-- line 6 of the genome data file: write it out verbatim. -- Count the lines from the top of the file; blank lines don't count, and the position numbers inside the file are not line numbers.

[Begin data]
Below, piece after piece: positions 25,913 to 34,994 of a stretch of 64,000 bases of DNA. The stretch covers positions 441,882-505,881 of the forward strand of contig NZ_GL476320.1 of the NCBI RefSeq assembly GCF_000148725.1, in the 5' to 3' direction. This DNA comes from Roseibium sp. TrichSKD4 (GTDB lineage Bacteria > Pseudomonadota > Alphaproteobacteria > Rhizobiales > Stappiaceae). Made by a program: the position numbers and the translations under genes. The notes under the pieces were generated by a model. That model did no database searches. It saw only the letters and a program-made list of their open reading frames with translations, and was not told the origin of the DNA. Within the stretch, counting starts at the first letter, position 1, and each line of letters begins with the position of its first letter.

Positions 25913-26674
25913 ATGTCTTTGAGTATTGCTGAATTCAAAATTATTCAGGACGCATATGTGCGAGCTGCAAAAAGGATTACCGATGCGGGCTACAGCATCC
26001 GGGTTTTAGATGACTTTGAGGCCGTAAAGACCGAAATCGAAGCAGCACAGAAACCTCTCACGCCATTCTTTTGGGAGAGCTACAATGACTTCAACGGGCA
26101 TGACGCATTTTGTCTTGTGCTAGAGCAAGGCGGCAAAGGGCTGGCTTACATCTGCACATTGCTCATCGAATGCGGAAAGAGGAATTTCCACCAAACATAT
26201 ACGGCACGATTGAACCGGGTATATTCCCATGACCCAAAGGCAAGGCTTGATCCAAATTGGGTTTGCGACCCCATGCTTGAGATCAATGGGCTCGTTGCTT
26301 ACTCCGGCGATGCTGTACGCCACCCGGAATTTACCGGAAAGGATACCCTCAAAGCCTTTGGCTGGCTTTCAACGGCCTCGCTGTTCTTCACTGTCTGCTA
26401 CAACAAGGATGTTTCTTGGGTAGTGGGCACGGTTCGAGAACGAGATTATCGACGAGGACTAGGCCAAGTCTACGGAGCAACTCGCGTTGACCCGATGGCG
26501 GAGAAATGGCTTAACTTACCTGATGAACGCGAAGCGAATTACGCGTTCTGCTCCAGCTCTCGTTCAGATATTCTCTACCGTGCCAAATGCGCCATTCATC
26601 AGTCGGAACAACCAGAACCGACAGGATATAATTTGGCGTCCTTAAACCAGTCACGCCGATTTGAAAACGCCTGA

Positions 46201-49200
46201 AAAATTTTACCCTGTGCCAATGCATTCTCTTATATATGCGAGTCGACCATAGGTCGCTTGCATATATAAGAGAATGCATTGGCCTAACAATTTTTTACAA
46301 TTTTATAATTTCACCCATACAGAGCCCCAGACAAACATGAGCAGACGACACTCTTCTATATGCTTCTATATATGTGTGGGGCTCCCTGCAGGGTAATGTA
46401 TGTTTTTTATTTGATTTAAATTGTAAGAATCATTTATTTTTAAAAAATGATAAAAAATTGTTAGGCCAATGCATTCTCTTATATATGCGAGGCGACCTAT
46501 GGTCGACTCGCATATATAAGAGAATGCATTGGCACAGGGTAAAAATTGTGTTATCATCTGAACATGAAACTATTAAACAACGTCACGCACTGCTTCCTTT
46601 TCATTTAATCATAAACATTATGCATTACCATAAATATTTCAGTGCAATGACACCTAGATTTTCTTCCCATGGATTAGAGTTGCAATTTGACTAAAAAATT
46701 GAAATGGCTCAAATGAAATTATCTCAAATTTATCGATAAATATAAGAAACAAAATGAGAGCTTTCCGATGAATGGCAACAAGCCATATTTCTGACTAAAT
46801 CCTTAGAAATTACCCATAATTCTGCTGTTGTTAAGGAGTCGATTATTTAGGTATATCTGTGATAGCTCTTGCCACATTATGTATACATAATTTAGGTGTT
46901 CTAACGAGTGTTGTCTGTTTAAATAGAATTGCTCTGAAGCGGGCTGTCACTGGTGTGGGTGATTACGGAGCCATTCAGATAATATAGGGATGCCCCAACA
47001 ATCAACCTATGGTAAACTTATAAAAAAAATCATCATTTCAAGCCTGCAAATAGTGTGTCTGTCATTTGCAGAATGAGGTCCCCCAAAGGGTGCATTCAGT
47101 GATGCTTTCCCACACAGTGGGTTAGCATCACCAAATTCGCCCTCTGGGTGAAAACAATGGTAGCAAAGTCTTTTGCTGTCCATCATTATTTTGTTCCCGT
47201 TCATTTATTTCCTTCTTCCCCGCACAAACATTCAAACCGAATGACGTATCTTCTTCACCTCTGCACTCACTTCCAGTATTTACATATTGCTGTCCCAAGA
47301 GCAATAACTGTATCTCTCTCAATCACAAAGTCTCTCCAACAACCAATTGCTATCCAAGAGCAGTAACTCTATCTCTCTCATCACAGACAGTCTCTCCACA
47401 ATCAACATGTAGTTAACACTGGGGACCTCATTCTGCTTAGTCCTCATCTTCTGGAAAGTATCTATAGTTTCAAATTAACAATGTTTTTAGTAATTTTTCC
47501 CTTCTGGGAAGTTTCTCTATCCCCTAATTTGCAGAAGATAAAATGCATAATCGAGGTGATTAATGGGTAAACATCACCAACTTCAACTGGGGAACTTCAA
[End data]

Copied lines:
26201 ACGGCACGATTGAACCGGGTATATTCCCATGACCCAAAGGCAAGGCTTGATCCAAATTGGGTTTGCGACCCCATGCTTGAGATCAATGGGCTCGTTGCTT